Happy Medium Theatre's current production of Romeo and Juliet (at left, which runs through August 25 at the BCA). I have to be honest, this is a long haul of a show, because in their eagerness to jump into the big leagues, the Happy Medium folks seem to have hoped that the sheer greatness of this play might somehow sustain them, even though they lacked the casting or production resources to do it justice. They did have local star Paula Plum on board as director, which I too thought would have helped - only Plum flounders quite a bit here, so in the end her presence is a wash.
Still, you only learn how to act Shakespeare by acting it, and even this counts at least as a first step in most of this cast's Shakespearean training, so you may want to support their work (just as long as you know what you're getting into). To Plum's credit, she has cut the play aggressively, and generally well (aside from one odd scene where we see Lady Cap at the crock pot, and Lord Cap in an apron); her version, though it nods inconclusively toward racial issues, is basically traditional, and keeps moving, no matter what. And Angie Jepson's fight direction (given the tight confines of this stage, she has chosen to work with daggers) is generally strong.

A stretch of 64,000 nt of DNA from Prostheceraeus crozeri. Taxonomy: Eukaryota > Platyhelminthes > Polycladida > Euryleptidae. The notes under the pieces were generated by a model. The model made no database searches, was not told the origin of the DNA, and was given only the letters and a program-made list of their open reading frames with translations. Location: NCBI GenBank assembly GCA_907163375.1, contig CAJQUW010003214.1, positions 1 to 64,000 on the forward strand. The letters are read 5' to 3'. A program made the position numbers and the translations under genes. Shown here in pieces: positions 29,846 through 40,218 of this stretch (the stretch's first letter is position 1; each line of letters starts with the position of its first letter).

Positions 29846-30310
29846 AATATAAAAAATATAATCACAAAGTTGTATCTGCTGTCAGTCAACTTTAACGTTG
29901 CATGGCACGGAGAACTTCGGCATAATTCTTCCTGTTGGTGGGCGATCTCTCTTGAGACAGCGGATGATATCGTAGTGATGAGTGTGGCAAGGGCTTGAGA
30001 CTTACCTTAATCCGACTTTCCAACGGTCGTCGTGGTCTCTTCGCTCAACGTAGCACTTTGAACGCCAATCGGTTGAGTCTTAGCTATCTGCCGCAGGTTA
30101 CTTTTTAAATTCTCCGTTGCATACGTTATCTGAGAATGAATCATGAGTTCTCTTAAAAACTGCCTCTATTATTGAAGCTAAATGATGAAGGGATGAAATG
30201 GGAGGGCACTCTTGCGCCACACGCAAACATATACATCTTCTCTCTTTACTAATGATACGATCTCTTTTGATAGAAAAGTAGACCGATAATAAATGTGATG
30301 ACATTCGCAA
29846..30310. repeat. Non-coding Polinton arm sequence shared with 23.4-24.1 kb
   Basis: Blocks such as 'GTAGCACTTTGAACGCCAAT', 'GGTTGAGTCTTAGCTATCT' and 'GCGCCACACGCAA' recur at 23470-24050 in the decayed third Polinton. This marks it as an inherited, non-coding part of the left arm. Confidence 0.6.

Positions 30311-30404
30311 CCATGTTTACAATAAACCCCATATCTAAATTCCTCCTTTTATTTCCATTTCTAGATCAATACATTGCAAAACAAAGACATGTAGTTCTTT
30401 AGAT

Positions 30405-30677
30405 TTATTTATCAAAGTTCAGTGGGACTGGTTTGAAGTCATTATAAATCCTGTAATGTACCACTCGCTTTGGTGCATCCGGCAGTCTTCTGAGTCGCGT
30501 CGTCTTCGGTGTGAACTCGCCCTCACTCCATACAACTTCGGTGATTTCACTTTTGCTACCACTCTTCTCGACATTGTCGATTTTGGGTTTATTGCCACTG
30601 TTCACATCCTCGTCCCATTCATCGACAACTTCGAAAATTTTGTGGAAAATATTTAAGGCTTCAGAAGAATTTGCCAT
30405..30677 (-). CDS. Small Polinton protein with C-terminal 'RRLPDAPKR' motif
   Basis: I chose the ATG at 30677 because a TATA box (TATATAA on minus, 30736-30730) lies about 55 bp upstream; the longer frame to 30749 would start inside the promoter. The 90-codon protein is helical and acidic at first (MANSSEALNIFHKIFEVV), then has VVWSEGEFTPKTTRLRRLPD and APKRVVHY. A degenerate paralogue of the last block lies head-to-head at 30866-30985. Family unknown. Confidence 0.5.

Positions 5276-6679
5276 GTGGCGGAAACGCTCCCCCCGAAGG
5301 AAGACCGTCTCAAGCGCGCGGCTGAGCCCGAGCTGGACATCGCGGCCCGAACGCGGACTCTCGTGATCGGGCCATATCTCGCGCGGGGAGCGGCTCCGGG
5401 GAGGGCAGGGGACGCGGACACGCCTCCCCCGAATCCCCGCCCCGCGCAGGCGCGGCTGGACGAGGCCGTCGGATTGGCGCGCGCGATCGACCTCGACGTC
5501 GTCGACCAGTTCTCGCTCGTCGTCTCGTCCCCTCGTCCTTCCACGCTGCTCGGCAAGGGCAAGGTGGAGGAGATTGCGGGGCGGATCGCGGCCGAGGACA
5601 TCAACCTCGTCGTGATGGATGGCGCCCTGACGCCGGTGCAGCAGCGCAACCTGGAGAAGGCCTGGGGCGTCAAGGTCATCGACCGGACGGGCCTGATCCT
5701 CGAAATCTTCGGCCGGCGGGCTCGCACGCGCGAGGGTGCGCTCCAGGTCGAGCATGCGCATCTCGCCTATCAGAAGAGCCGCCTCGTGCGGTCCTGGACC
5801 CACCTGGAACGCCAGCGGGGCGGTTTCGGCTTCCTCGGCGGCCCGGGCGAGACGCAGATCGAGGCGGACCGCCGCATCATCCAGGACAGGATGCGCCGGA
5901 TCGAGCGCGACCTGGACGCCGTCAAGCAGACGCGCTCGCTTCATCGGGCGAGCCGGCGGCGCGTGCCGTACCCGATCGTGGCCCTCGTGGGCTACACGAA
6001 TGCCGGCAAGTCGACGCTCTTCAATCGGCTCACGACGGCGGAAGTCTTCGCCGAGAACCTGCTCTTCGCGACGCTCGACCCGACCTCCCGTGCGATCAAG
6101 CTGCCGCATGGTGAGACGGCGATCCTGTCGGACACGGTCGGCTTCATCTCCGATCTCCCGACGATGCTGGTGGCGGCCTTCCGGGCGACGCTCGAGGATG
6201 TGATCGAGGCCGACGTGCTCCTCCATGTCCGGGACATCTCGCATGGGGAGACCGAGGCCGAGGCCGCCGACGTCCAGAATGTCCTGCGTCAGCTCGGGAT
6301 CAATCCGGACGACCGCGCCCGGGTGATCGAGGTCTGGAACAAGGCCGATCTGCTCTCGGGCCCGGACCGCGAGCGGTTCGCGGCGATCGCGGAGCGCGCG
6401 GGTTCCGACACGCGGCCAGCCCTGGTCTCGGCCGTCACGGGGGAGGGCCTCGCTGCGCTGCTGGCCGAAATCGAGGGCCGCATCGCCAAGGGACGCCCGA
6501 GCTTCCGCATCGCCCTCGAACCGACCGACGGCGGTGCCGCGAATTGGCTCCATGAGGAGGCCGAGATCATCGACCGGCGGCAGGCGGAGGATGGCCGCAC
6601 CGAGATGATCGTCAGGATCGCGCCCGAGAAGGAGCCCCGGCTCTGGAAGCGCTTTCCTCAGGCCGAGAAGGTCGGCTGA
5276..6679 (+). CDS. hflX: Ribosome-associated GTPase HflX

But as a student acting experience, I think the lesson to be learned here is: don't act Shakespeare this way. Try not to shout, particularly in small spaces, and try to think of your characterization as an organic whole, with an internal coherence, rather than as a string of "bits" that will pull you through your scenes. Avoid "going for it," whenever you can; aim for subtlety as much as possible.
There are a few bright spots in the acting: Michael Underhill comes through, as he usually does, as Tybalt, and June Kfoury has what it takes to make a memorable Nurse (with more careful direction, she might have made it). Likewise Joey Pelletier has his moments as Mercutio, but often falls prey to the show's gonzo tendencies; meanwhile William Schuller makes an effectively haunting Apothecary, and Sharon Squires conveys a memorable dignity as Lady (and Lord!) Montague, but somehow misses any of that poisonous ancient grudge everybody's talking about. Alas, elsewhere inexperience and miscasting tended to overwhelm good intentions in this star-crossed show.